Lester Morris is a “genuine character,” and doubtless he became so by living through a host of character building experiences, most of them unenviable.
Orphaned at an early age (he would only later begin to piece together the reason), Les was dragged through a series of orphanages or foster homes throughout his childhood. During World War II and after, resources in England were strained for ordinary folks and more so for institutions that cared for the poor and dispossessed. Only rarely befriended by any adults in the orphanages and houses he lived in
and with no control over his fate, he was beaten, mocked, tortured and sexually exploited. These words are not used lightly: ice cold baths, beatings with a belt or a bat, starvation and mental abuse were some of the torments the innocent child endured.
Here is a passage that plainly illustrates the trials he suffered at one foster home where he was expected to refer to his captors as “father” and “mother”:
“The door burst open and as he entered the room, he started taking off his big, thick leather belt. I tried to tell him why I was late but he totally ignored me and shouted at the top of his voice, ‘I am fed up with you upsetting your mother. The only way to teach you is to beat some sense into you.’ And he did just that. He ripped my trousers down, threw me over his knee, and thrashed the hell out of my bum, making sure that the big brass buckle got me good.”All that and more, for being late from school after having a talk with his teacher.
There is some humor in Morris’s book, but hardly enough to mitigate the almost ceaseless sense of fear and discouragement that the child must have been through. He was tough – he once appropriated a bicycle and rode it hell-for-leather down a steep hill, only to find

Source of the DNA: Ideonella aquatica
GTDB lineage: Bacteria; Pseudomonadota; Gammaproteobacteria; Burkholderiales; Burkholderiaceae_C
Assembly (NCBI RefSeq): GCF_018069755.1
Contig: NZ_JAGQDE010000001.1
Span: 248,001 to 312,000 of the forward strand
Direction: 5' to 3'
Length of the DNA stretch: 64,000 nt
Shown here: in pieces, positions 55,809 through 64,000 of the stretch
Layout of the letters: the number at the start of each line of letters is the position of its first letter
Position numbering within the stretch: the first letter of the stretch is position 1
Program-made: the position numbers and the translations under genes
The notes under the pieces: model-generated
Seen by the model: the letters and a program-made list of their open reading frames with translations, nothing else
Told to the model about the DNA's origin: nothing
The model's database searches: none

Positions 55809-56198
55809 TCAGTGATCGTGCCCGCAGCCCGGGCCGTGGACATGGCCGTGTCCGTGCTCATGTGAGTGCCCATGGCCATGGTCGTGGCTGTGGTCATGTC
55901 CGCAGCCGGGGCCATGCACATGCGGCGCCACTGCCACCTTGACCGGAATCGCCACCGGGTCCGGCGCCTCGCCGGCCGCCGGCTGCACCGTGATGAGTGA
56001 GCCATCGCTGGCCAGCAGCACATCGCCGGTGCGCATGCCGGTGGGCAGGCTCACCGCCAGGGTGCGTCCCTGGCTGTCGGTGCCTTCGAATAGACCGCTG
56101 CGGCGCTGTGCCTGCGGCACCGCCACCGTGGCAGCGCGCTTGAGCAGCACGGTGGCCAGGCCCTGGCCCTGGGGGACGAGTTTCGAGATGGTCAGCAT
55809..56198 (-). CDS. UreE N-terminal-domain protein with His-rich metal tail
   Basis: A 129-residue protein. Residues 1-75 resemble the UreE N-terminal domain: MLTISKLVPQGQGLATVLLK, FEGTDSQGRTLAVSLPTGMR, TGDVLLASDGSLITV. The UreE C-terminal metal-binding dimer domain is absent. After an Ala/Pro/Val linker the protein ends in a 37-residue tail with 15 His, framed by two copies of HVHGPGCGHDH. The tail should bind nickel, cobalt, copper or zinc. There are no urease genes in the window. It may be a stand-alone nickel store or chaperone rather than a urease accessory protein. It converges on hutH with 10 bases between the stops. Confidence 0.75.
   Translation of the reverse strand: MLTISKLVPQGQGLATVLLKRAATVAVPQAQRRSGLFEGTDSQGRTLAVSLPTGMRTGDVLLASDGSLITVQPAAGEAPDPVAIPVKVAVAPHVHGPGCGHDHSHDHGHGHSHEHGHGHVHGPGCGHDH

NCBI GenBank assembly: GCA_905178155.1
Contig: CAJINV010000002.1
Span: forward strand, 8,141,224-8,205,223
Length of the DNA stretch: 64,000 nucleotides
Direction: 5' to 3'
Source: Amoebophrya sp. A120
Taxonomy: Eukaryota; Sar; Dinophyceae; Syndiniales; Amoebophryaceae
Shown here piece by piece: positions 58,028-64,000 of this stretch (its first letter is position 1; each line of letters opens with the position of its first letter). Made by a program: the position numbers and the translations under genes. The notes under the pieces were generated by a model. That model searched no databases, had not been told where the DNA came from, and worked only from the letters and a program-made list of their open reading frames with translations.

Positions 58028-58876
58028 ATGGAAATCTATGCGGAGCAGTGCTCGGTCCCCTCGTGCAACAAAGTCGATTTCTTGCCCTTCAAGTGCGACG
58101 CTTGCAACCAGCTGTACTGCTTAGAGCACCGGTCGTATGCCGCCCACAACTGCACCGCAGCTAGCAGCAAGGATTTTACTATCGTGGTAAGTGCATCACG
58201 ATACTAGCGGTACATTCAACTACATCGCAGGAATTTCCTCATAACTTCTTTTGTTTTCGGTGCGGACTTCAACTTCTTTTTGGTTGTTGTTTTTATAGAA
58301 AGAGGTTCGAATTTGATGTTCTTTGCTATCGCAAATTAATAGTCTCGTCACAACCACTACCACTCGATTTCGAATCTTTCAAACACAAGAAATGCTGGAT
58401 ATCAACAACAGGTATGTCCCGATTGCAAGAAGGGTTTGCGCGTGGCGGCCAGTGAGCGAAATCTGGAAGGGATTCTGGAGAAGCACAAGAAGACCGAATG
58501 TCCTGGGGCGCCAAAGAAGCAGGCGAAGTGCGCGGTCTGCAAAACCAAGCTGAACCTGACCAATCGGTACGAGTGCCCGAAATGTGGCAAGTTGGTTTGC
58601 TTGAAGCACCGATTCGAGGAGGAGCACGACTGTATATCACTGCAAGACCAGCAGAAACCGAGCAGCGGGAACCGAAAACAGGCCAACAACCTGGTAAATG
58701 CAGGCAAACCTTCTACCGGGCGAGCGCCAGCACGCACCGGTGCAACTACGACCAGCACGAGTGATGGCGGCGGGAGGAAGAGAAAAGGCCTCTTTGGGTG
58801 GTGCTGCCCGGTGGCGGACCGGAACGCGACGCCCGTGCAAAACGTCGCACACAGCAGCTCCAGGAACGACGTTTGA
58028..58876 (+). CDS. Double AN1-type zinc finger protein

that it had no brakes. He took the crash landing manfully, but his boldness at perpetrating
such boyish capers doubtless made it worse on him in an institutional environment where, at the time, children were treated as inferior beings and those who did not behave were severely punished to keep them in line. A handful of kindly orphanage staff and a few passing strangers, like a Welsh farmer who took him home for Christmas one year, were the only bright spots in his hand-to-mouth existence.
In the course of his childhood, Morris learned that he had a brother, Doug, and from that point on he had a partner in mischief and misery as they were shuttled around together. The moves were never explained, since children were powerless underlings in an unfeeling system. “Rights” for children were unheard of. Much later, when he was in his teens and able to get a job, his father contacted him, but it evolved that this was only for the purpose of taking advantage of his employability and virtually stealing his money. During that period, he learned that he had other brothers and even two sisters.
Morris escaped from childhood’s woes by the time-honored method of joining the military and went on to have a successful career as a tour guide before moving to the United States.
He now resides in Texas and offers his services as, among other things, a very convincing “natural Santa.” It seems a fitting way to wind up his career, since as a child he had few happy Christmases, and now he is able to spread holiday cheer to many. It is also an evidence of his true and admirable role as a “genuine character.” A marvelous example of “lemons into lemonade,” Morris is to be commended for setting aside his bitterness and converting his misfortune into enjoyable talents, including writing, which others can appreciate.